Interlinear Textus Receptus Bibles shown verse by verse.

Textus Receptus Bible chapters shown in parallel with your selection of Bibles.

Compares the 1550 Stephanus Textus Receptus with the King James Bible.

Visit the library for more information on the Textus Receptus.


The Apostles and their Manuscripts

Scholars have a wide range of opinions as to exactly when the New Testament was written. The general view is that all the books of the New Testament were probably written by the end of the 1st century.

The entire New Testament was written through the efforts of just 8 people. Six of these were selected apostles of Christ. Three were eyewitnesses of his life and ministry (Matthew, Peter, and John). Two were the brothers of Jesus (James and Jude). One, the apostle Paul, was specially called to serve the Gentiles and for three years was taught by Christ in Arabia. The last two were Mark and Luke (who probably authored his Gospel and the book of Acts under the Apostle Paul's supervision).

What follows is a list of the people who wrote the books of the New Testament, with an approximate time span as to when they were written:

Matthew: 35 AD - Gospel of Matthew

Mark: 42 AD - Gospel of Mark

Luke: 59-63 AD- Gospel of Luke, Acts of the Apostles

John: 42-95 AD - Gospel of John, Epistles 1-3 of John, Revelations

Paul: 50-67 AD - Epistles of 1-2 Thessalonians, Galatians, 1-2 Corinthians, Romans, Ephesians, Philippians, Colossians, Philemon, Hebrews, 1-2 Timothy, Titus

Peter: 64-66 AD - Epistle of 1-2 Peter

James: 40 AD - Book of James

Jude: 66-67 AD - Book of Jude

The process of the collection of the books of the New Testament began in the first centuries of the Christian church. Very early on, some of the New Testament books were being recognized. Paul considered Luke’s writings to be as authoritative as the Old Testament (1 Timothy 5:18; see also Deuteronomy 25:4 and Luke 10:7). Peter recognized Paul’s writings as Scripture (2 Peter 3:15-16). Some of the books of the New Testament were being circulated among the churches (Colossians 4:16; 1 Thessalonians 5:27). Clement of Rome mentioned at least eight New Testament books (A.D. 95). Ignatius of Antioch acknowledged about seven books (A.D. 115). Polycarp, a disciple of John the apostle, acknowledged 15 books (A.D. 108). Later, Irenaeus mentioned 21 books (A.D. 185). Hippolytus recognized 22 books (A.D. 170-235). In 397 AD the Council of Carthage published the list of the books of the canon that we still use today.


Which Books Belong in the New Testament?

In Colossians 4:16, the Apostle Paul wrote: "And when this epistle is read among you, cause that it be read also in the church of the Laodiceans; and that ye likewise read the epistle from Laodicea."

Today we have the epistle to the Colossians in our Bible but we do not have the epistle to the Laodiceans. Who decided what went into the Bible?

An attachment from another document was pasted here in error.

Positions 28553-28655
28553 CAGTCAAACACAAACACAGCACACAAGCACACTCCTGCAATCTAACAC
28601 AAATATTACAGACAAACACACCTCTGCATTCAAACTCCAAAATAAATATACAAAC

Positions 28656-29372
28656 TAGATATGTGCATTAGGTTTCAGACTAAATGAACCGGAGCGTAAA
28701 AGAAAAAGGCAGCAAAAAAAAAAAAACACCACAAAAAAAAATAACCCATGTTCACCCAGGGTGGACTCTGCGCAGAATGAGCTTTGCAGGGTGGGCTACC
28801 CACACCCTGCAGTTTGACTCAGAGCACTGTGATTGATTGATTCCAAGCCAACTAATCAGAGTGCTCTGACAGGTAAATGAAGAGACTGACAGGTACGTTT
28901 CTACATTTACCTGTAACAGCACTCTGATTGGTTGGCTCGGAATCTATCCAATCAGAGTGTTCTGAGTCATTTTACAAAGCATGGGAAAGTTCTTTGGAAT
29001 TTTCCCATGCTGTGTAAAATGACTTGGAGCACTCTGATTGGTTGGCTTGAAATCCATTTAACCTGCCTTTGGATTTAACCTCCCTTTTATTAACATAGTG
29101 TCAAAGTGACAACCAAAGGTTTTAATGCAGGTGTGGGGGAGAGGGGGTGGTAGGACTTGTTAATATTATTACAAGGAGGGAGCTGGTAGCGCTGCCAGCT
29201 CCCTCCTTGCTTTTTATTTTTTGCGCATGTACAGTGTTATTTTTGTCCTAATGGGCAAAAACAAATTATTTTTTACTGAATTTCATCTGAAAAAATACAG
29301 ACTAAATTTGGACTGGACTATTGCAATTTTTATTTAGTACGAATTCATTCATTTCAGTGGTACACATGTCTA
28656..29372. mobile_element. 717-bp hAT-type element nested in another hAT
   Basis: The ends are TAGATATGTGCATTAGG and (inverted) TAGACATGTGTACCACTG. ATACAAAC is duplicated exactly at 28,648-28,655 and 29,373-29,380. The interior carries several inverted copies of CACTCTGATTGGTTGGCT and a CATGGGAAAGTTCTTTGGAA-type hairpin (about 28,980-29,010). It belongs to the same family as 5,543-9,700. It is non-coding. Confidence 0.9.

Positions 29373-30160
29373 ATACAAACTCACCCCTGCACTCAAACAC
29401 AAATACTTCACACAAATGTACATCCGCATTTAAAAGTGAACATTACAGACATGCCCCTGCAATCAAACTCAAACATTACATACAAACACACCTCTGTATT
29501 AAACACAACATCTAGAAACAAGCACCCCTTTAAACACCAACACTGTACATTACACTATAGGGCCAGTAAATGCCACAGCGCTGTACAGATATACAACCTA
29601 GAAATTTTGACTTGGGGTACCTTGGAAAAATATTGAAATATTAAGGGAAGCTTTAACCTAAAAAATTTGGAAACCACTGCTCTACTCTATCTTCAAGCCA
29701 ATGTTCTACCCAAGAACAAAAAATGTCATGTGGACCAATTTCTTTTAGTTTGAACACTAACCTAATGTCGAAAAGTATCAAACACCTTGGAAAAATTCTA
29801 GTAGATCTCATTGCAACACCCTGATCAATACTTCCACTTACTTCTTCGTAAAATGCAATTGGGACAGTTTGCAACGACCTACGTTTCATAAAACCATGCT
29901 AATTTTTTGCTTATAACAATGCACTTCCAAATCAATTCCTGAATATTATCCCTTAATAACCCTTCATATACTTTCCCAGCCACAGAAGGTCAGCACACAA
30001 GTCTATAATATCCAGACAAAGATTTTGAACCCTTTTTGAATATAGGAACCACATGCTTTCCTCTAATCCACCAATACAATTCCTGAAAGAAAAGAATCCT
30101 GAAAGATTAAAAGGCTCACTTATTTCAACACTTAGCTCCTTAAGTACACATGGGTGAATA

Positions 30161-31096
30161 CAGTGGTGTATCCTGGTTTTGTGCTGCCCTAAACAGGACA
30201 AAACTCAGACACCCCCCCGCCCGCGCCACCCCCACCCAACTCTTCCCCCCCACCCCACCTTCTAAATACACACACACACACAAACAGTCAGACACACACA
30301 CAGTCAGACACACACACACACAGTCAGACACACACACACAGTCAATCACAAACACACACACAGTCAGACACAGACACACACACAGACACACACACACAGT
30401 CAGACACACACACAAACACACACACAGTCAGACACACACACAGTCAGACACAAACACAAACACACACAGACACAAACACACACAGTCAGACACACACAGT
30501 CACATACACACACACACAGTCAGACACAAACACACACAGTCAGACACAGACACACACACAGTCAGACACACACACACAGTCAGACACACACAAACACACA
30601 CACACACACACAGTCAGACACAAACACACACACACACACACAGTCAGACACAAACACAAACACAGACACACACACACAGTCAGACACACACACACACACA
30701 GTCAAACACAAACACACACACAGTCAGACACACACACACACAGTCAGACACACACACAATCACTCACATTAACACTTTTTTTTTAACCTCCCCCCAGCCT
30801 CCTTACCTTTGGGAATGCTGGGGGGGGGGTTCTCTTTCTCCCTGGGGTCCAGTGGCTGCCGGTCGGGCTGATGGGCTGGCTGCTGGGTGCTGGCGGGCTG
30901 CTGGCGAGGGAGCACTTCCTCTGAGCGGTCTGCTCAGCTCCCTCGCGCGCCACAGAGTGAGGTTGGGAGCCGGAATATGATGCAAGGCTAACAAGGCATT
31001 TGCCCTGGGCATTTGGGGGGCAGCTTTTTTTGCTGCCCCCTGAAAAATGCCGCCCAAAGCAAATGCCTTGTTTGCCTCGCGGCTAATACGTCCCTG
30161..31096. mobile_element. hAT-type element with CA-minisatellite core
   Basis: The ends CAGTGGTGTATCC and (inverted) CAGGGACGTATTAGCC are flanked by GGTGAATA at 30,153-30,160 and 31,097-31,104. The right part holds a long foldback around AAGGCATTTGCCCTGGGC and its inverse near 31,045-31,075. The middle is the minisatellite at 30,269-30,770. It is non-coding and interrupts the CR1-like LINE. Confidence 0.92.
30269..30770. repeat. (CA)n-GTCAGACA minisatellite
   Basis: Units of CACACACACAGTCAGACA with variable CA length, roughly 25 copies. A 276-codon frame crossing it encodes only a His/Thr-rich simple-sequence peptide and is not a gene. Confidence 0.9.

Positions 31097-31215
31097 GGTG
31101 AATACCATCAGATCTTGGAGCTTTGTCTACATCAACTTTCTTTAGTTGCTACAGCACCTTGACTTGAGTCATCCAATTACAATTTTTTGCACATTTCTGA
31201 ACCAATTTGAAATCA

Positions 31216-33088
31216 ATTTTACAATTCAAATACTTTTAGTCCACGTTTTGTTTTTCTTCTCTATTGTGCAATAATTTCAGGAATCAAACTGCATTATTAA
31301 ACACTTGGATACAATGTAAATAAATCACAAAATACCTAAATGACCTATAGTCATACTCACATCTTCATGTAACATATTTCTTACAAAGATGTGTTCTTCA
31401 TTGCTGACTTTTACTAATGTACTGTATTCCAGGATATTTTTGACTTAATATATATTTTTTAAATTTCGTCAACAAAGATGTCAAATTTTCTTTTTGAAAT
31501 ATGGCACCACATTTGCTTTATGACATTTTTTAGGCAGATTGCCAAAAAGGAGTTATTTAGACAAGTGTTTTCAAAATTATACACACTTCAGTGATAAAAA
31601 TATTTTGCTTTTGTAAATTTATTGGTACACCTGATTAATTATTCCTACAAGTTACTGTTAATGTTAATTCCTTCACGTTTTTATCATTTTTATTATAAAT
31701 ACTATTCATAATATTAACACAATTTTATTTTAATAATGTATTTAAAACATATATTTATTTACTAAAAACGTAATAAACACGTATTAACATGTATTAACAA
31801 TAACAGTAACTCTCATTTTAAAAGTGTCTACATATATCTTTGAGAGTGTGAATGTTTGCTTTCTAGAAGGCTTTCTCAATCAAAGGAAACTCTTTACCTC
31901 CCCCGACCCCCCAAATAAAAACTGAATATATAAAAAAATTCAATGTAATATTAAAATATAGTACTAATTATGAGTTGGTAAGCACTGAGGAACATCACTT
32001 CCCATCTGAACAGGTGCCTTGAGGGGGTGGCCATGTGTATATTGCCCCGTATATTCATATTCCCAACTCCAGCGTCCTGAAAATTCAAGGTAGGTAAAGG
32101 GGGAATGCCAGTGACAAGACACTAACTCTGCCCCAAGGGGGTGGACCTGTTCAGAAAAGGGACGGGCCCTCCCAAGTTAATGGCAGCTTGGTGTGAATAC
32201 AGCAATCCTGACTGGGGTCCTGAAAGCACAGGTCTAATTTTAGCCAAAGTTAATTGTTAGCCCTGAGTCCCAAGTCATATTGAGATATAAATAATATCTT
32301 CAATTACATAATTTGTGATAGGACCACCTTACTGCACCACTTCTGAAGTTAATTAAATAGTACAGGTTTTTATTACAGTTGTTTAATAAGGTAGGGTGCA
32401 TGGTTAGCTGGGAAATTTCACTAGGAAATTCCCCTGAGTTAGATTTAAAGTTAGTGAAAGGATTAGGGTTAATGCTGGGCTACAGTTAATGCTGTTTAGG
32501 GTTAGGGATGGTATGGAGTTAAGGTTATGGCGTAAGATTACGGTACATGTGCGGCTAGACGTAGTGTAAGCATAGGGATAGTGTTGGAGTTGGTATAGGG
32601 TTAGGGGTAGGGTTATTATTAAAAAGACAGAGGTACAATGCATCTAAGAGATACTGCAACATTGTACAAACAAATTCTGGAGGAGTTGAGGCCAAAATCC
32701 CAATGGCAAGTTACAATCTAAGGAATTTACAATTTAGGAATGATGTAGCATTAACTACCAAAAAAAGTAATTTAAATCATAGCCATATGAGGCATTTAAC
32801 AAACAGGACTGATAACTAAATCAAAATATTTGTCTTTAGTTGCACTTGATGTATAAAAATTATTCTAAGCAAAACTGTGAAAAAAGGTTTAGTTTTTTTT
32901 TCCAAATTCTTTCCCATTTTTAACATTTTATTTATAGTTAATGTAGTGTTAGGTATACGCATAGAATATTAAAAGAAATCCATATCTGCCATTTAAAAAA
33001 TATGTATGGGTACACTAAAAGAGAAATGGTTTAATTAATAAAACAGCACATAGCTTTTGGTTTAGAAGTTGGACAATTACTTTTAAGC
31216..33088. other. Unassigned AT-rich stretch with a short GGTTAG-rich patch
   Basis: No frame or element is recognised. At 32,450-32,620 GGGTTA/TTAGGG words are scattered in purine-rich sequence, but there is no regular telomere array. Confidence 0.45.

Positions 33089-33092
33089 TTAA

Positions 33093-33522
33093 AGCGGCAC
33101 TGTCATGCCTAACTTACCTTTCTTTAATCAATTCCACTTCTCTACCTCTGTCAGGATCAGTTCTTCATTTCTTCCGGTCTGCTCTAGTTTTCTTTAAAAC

When scholars talk about how a book qualified to be called Scripture, they list five characteristics called "The Laws of Canonicity". But these characteristics are recognized in hindsight; they weren’t developed by some worldly group at a particular time in history before the books were written. God alone decided to which books he gave his inspiration.

When we talk about the selected books in the Bible we refer to them as the "Canon", which is a Greek word meaning "rule" or "measuring stick.". So how do you measure what books belong in the Bible? To develop the list of canonical books the church create the laws of canonicity, which were the guidelines they used for accepting a book into the New Testament:

1. Was the book written by a prophet of God?

2. Was the writer confirmed by acts of God?

3. Does the message tell the truth about God?

4. Did it come with the power of God?

5. Was it accepted by God’s people?

These five questions are used to determine which books "measure up" to being labeled divinely inspired. They exhibit "the marks of canonicity."

By the early third century only a few of the books that we now call our New Testament were still in question. In western regions of the empire, the book of Hebrews faced opposition, and in the east Revelation was unpopular. Eusebius of Caesarea, a church historian of the fourth century, records that James, 2 Peter, 2-3 John and Jude were the only books "spoken against" (though recognized by others).

In 367 AD Athanasius, the Bishop of Alexandria wrote an Easter letter that contained all twenty-seven books of our present New Testament. In 393 AD the Synod of Hippo affirmed our current New Testament, and in 397 AD the Council of Carthage published the same list. These are the books of the canon recognized to this day.